Climenheise said...

Hendrik, 1) I bought my own copy. Good book! 2) My objection to military service (as is common with the larger Mennonite family) shares with the early church my concern with the question of allegiance. To be a soldier one must obey orders immediately and without question. As an American, I do not recite the pledge of allegiance in the USA for the same reason. I pledge allegiance to Jesus Christ as Lord.

Stew, the great weakness of seeking peace without violence is precisely the actions of people like ISIS. As Eric says in this thread, a problem for the just war side is that war does not normally lead to a good resolution either. Behind both problems is the fundamental problem of human evil.

I seek to follow Jesus, but I do not know how that works out in every situation. Even if we end up using violence in this case, we must acknowledge that we are participating in evil. The way of Christ is the way of the cross. People like Ron Sider (for example, "Pacifism and Nuclear holocaust"--or some such title) has worked out responses from a position of non-violence with much greater rigour than I have.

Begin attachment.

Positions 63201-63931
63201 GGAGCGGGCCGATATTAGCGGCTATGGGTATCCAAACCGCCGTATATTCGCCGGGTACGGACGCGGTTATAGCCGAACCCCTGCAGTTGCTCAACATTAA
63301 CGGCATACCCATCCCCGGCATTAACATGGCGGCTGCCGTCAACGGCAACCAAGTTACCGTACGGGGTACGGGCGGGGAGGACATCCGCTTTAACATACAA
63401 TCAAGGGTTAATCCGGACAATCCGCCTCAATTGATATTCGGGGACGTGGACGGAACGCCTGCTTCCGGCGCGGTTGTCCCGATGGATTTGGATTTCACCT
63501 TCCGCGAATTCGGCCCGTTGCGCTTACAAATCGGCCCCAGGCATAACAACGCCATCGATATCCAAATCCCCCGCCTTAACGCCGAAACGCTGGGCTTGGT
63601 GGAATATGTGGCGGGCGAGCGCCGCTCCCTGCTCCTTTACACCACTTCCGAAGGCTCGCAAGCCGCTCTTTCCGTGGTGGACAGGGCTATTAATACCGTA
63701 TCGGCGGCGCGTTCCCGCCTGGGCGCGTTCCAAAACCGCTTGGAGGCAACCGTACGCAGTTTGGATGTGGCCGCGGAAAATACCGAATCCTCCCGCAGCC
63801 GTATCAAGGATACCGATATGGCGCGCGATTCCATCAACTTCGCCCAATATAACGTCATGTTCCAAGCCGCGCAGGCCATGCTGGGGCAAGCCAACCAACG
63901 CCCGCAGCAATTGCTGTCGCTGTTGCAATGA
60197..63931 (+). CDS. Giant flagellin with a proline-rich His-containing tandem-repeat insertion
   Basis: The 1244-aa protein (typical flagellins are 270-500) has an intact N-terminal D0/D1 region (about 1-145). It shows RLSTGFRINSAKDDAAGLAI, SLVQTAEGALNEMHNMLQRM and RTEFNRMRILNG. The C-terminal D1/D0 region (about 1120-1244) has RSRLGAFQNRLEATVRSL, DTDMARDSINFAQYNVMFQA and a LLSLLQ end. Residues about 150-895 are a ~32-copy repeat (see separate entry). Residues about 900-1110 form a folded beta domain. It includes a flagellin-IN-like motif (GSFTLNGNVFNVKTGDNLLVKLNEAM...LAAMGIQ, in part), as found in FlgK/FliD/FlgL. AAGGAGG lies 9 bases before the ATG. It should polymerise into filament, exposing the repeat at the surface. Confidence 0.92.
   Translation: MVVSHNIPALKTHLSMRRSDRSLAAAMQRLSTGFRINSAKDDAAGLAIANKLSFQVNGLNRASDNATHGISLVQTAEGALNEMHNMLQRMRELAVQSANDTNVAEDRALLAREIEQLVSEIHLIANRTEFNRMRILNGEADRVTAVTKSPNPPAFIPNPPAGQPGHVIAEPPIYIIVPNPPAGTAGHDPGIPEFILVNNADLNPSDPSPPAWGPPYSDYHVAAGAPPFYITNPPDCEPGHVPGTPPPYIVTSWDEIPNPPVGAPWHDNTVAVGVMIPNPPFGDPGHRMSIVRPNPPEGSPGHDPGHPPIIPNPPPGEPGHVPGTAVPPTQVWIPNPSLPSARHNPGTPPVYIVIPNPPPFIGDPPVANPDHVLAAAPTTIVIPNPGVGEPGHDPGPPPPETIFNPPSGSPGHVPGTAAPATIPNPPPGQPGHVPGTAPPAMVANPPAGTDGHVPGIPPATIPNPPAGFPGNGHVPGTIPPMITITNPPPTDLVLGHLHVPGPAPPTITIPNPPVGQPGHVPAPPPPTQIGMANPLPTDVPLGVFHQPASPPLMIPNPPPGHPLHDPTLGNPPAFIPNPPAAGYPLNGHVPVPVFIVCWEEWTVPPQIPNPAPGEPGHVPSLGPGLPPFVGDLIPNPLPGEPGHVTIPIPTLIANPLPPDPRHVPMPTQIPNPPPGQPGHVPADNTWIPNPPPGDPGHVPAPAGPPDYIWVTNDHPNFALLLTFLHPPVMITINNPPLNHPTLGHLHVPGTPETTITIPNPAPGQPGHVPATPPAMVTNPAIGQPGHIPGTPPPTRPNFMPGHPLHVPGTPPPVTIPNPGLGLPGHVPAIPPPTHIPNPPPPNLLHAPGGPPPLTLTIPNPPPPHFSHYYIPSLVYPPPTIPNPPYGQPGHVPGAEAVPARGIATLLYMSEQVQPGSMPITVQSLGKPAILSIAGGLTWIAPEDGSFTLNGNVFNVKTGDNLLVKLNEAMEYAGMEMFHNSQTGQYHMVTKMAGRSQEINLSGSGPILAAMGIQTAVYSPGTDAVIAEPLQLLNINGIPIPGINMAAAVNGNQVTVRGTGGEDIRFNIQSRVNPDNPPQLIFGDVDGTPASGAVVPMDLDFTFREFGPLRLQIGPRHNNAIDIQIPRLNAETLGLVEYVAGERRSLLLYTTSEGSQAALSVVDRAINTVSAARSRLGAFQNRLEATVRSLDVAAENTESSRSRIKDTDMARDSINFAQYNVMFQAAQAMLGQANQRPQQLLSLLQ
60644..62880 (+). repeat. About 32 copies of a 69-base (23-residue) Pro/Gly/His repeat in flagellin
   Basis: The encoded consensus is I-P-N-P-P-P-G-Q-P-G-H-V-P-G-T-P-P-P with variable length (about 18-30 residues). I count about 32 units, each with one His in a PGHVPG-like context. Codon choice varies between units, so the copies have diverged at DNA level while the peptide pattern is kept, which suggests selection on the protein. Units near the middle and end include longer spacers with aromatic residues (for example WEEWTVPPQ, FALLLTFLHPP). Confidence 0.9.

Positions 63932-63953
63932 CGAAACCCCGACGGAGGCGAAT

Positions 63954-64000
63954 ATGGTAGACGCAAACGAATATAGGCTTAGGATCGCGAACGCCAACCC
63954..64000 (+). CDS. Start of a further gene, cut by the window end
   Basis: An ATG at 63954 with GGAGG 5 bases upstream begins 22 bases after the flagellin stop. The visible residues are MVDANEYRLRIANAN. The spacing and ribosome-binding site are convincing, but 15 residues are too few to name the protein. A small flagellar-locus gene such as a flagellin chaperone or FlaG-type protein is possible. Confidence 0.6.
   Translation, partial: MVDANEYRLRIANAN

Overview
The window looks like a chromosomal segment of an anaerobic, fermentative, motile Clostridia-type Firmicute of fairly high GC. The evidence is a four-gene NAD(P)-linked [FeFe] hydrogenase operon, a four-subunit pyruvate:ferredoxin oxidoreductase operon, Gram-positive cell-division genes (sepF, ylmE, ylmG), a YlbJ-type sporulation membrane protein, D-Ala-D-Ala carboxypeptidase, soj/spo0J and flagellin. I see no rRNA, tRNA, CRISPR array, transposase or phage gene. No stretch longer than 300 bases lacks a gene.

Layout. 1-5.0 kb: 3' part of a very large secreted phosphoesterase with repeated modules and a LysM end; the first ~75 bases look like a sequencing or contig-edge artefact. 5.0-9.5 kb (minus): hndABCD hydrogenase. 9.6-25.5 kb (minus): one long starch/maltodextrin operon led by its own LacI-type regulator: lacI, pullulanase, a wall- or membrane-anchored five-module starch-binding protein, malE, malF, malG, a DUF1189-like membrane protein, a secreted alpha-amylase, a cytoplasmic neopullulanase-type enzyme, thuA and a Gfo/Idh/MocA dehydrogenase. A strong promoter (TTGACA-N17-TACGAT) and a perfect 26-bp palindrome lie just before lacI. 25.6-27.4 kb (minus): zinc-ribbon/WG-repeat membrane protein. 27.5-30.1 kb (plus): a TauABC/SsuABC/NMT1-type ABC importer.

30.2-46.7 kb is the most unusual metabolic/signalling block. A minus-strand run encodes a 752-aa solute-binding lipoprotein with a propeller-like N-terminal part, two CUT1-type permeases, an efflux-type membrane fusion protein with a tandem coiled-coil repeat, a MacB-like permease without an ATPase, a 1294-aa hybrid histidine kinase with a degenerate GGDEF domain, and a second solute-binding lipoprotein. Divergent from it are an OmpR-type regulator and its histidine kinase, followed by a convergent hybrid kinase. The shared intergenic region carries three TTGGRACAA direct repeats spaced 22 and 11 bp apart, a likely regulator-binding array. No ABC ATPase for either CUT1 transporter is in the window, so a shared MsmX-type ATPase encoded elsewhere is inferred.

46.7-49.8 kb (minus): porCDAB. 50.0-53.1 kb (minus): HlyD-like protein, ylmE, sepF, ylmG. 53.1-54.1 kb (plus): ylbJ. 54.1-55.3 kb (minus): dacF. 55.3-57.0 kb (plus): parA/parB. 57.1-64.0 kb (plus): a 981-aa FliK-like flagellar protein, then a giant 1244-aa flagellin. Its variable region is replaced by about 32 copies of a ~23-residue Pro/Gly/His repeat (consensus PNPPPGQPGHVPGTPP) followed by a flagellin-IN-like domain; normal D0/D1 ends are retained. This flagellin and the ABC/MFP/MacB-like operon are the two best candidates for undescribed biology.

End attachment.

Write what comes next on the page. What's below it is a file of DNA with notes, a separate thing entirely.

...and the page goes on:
(P.S.: My sons: a) the older one is teaching maths at the University of Houston; b) the younger is studying philosophy at Notre Dame.)

Hendrik van der Breggen said...

Eric, I disagree that Just War thinking leads to "yes/no thinking" which eliminates any non-lethal interventions (definitely it doesn't lead to this with logical necessity). It seems to me that when Just War is understood as a last resort which is entered reluctantly, the Just War option can provide a broader spectrum of interventions than without having Just War on the table: we now have non-lethal and lethal options. Moreover, it seems to me that the non-lethal interventions have more teeth when there is a real threat of armed intervention and thus greater probability of success.